Quartermaster Platoon: Provides 1st line support to CAAWC with a main effort in enabling the conduct of National Calendar Courses. As a Parachute Rigger there are many opportunities annually for courses, tasks and travel out of country where skills can be improved and mastered. There are possibilities to travel, work and jump with military members from other countries as well as civilian specialists. As experts in their vocation Canadian Armed Forces Riggers are proud and confident in their work. Duty, loyalty, integrity and courage are exemplified in the daily responsibilities of a Parachute Rigger. Their motto “I Will Be Sure Always” is instilled in every parachute packed, repair made, or inspection completed. (

Chapter 2

A brief history of parachutes

In 1617, Faust Vrancic, a man from Croatia, jumped from a tower in Venice with a parachute modeled on a diagram illustrated by Leonardo Da Vinci.In 1793, a Frenchman named Jean-Pierre Blanchard claimed to have jumped with a parachute from a hot air balloon to escape an explosion. Though he is credited with the first foldable silk parachute, there were no witnesses to his jump. In 1797, Andrew Garnerin became the first person recorded to utilize a soft parachute, jumping from a hot air balloon at an altitude of 3,200 feet. During his first descent, his parachute did not have a vent in the top, which caused him to oscillate wildly all the way down. Despite this, he managed to land unhurt. His wife would later become the first female parachutist in 1799.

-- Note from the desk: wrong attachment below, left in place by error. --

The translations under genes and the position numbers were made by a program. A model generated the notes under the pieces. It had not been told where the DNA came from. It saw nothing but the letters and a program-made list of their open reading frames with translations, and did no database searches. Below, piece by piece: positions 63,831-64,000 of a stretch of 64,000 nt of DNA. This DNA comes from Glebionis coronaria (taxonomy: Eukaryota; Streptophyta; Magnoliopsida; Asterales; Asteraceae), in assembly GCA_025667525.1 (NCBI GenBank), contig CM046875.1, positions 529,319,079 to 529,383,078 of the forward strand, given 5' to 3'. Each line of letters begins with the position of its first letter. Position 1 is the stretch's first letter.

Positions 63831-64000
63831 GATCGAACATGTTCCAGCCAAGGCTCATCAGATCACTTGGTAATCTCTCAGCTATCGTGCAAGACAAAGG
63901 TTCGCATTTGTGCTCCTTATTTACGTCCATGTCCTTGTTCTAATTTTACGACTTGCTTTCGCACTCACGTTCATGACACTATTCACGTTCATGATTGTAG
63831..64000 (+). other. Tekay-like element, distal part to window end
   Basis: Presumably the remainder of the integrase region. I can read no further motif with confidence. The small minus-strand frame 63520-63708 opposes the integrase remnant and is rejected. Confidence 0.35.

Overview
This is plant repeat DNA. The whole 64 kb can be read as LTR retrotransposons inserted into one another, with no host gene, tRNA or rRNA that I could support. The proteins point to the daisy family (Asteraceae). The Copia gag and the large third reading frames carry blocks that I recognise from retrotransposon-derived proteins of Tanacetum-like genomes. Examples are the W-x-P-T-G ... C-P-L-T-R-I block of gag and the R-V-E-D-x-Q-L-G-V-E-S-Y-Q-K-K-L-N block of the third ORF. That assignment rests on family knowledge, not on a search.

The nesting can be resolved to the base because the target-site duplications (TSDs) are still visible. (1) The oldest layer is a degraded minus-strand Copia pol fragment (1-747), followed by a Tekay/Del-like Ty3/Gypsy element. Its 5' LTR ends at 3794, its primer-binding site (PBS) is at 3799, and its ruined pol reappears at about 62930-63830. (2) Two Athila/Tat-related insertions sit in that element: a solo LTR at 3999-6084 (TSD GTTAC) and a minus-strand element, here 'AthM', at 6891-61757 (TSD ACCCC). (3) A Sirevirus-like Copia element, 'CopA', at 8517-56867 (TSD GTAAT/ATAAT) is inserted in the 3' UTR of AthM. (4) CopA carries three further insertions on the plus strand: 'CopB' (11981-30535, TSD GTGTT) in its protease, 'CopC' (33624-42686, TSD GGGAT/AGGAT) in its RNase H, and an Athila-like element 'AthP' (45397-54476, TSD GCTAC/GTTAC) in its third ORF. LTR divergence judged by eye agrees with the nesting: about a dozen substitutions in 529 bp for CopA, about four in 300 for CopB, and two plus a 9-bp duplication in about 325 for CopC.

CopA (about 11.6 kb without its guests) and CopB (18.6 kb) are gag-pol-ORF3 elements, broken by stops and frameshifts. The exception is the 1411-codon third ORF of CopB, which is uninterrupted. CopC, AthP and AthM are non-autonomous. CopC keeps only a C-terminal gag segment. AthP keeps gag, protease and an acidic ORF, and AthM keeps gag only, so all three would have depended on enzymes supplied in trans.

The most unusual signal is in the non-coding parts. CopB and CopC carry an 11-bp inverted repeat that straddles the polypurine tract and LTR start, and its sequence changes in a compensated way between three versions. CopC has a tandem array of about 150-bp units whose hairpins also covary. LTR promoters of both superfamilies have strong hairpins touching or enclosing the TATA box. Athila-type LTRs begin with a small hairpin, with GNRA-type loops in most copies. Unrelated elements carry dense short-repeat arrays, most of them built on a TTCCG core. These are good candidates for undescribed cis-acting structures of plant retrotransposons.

In 1890, Kathchen Paulus helped invent the first method of packing a parachute into a backpack.  She also created the basic pilot chute which is used to deploy the main canopy. Although the first aircraft flight took place in 1903, it would be 1911 before parachutes were associated with aircraft. In that year, Grant Morton and Captain Albert Berry became the first two to parachute from an airplane. The first freefall jump was made by Georgia “Tiny” Broadwick in 1914.

The Germans began experimenting with parachutes for their pilots during the First World War.  Although a few pilots were saved, in most instances the lines of the chute would become entangled with the spinning aircraft.  Allied commanders did not issue parachutes to pilots, fearing they would simply jump from their damaged aircraft rather than trying to save it.After the war, advances were made in the designs of parachute systems that enabled pilots to escape from a damaged aircraft safely. Since static-line parachutes attached to the aircraft fuselage could be caught up in a spinning aircraft, members of the U.S. Army developed the Airplane Parachute Type-A. This design incorporated the best elements of past parachute designs, such as storing the parachute in a soft pack worn on the pilot’s back, and the use of a ripcord to deploy the parachute once the pilot was safely away from the plane.  The design included a pilot chute used to draw the main parachute from the aviator's backpack. In 1919, Leslie Irvin, one of the developers of the Type-A, parachute, became the first to intentionally free-fall by parachute from an aircraft.